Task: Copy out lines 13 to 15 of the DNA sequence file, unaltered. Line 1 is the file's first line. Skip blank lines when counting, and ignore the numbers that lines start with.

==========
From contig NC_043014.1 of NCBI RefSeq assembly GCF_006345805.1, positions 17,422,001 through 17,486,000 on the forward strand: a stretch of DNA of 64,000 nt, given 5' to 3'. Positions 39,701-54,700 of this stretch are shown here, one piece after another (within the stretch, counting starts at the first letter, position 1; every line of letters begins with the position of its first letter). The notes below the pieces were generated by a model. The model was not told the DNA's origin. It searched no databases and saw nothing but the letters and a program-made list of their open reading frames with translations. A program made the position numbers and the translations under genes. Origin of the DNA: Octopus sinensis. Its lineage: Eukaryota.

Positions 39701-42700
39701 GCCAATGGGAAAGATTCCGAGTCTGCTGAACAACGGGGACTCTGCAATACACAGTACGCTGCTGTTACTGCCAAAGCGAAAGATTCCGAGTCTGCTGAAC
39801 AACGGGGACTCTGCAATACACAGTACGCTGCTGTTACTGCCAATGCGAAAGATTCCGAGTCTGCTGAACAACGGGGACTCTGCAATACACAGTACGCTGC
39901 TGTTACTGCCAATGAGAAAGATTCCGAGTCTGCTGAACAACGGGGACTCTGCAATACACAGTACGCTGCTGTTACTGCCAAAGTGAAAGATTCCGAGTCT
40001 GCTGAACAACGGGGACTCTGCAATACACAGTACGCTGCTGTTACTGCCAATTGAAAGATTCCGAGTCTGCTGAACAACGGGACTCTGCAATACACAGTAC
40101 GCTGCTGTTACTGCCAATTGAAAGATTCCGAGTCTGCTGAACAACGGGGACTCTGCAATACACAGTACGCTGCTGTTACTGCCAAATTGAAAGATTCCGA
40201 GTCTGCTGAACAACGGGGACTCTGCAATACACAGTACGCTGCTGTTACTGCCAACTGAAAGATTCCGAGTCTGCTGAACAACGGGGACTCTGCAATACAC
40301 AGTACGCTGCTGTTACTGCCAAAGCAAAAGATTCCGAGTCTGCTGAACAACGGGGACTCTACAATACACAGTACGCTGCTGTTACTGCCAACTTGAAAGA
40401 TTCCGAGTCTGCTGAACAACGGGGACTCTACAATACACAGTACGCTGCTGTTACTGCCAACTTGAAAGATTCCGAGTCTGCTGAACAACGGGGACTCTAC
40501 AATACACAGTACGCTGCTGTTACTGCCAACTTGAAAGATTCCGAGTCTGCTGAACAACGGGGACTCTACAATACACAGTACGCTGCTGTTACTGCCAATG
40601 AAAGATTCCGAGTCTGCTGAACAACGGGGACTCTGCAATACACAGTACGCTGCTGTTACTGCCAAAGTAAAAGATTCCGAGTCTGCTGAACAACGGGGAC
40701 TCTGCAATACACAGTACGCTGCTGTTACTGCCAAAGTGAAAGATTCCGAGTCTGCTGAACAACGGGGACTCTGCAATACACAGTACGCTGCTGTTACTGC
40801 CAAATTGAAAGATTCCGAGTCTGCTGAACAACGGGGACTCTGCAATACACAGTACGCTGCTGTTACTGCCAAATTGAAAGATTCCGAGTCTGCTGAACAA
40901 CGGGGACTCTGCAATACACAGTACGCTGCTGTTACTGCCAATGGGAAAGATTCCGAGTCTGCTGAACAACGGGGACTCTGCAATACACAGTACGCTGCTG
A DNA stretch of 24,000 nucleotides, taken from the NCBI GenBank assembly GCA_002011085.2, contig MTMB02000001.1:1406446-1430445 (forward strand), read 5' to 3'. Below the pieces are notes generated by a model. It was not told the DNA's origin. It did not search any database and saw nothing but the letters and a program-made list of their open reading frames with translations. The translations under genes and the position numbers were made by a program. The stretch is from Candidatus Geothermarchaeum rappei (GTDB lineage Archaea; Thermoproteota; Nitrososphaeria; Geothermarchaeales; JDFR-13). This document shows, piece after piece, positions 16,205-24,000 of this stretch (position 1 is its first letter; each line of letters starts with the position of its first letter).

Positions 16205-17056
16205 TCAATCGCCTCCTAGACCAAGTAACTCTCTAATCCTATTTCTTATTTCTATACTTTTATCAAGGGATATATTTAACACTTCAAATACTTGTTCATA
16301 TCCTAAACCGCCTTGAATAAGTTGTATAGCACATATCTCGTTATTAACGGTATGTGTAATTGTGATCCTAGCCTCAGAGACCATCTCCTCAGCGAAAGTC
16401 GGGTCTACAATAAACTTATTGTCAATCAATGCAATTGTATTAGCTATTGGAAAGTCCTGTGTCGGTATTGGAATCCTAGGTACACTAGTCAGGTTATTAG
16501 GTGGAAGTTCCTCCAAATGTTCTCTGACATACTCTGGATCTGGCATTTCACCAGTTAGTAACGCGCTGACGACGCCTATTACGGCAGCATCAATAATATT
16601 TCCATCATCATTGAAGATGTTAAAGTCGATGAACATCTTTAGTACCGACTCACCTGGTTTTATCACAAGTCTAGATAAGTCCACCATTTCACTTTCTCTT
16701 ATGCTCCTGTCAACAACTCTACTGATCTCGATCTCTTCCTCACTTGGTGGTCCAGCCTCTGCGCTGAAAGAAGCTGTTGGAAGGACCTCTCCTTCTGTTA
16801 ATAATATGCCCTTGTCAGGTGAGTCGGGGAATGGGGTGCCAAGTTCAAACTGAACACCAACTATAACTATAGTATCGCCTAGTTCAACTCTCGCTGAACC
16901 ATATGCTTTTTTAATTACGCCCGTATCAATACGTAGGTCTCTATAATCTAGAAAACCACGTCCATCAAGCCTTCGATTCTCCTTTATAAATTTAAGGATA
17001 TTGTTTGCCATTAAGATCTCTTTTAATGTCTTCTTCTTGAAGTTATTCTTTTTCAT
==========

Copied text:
40701 TCTGCAATACACAGTACGCTGCTGTTACTGCCAAAGTGAAAGATTCCGAGTCTGCTGAACAACGGGGACTCTGCAATACACAGTACGCTGCTGTTACTGC
40801 CAAATTGAAAGATTCCGAGTCTGCTGAACAACGGGGACTCTGCAATACACAGTACGCTGCTGTTACTGCCAAATTGAAAGATTCCGAGTCTGCTGAACAA
40901 CGGGGACTCTGCAATACACAGTACGCTGCTGTTACTGCCAATGGGAAAGATTCCGAGTCTGCTGAACAACGGGGACTCTGCAATACACAGTACGCTGCTG